A Fresh Approach to Employee Retention
As of this writing, the national unemployment rate is standing around 4-5%, very nearly full employment by the Fed’s definition. Some skill jobs are going unfilled. Yet employee turnover remains high. According to the SHRM Human Capital Benchmarking Report the turnover rate runs between 13-14%. Multiple studies exist showing the real cost of employee turnover in lost experience and the expense of hiring, onboarding and training new people. It’s no real surprise, then, that a recent study showed that responding employers felt that employee retention was a critical concern. This begs the question, if it’s that important to employers, why isn’t the employee retention rate going up?
The biggest reason is a stagnation in wage increases, or salary raises. Raises for “good performers” have averaged 4-5%, while even bad performers get 1-2%. With cost of living increases, real increase in net income is 1-2% for people who are working hard. That’s no increase at all for many. Indeed, in many venues millennial workers are urged to change jobs every 18 months, as increases from a job change average over 10%. Four job changes in five years can net a 50% increase! Given these numbers, employee retention is a difficult assignment even for better-paying companies.
So the solution to employee retention is to raise wages across the board for the best performers, right? If we presume that not all companies are greedy and insensitive, then we have to believe that there are other good reasons for not doing exactly that. The first is simple economics; wages/salaries are generally a company’s biggest expense (unless a company has major capital equipment expenses). A wage increase would most certainly result in a price increase for a company’s products or services, with a corresponding loss of business/revenue. This simple model is complicated by the fact that many business leaders remember the crash of 2008 very well, and few have faith in the strength and endurance of the current recovery. This creates an ingrained reluctance to raise expenses at the promise of increased revenue. Employee retention is difficult to focus on when economic disaster is a constant fear.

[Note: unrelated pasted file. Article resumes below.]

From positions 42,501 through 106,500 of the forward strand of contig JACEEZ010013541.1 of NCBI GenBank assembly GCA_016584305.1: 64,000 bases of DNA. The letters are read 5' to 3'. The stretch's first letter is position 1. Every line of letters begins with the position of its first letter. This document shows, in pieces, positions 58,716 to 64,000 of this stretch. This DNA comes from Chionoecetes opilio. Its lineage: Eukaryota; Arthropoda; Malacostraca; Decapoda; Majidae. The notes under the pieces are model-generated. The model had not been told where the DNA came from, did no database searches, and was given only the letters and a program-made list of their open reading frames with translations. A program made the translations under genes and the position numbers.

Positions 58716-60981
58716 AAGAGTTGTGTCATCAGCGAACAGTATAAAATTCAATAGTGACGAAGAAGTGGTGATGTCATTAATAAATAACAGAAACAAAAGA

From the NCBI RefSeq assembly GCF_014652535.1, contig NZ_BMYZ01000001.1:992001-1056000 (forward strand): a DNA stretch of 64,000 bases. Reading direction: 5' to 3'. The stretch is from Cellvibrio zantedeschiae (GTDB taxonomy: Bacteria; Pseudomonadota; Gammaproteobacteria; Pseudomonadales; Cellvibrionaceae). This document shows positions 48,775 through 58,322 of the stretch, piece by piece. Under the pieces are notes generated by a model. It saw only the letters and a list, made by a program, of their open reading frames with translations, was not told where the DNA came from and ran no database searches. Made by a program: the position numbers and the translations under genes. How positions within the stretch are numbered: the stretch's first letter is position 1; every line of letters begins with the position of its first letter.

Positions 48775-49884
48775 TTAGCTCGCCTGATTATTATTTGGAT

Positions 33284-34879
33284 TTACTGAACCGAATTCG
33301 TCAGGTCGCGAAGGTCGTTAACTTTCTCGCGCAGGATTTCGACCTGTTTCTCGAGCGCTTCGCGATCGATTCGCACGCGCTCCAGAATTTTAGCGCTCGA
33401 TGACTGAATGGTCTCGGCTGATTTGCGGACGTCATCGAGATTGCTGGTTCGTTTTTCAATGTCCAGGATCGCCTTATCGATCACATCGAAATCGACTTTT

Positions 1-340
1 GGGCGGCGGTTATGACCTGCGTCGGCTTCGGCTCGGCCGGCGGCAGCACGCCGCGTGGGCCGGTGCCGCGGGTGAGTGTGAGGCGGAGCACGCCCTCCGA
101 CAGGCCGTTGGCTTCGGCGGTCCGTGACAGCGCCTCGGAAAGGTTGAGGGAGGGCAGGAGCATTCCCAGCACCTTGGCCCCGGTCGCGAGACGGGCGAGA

To our problem, how else can we reduce turnover? According to a recent study by Glassdoor, employees value corporate culture highly as well as opportunity for advancement. Salary concerns became less important as salaries increased. One of the simplest things that leadership can do to positively influence culture is to offer targeted training for all employees. Today the most effective way to offer a variety of training opportunities to employees at every level is to employ comprehensive skills-focused training. Online training is:
- Available to employees 24/7
- Able to offer a wide variety of training opportunities
- Less expensive overall than “live” trainings
- Generally more interactive than simple video training
- Often a SaaS service, so it poses no extra burden on corporate resources other than network bandwidth
When a company invests in employees regularly, employees feel valued. Skills-focused training is an excellent opportunity for Leaders to do exactly that.
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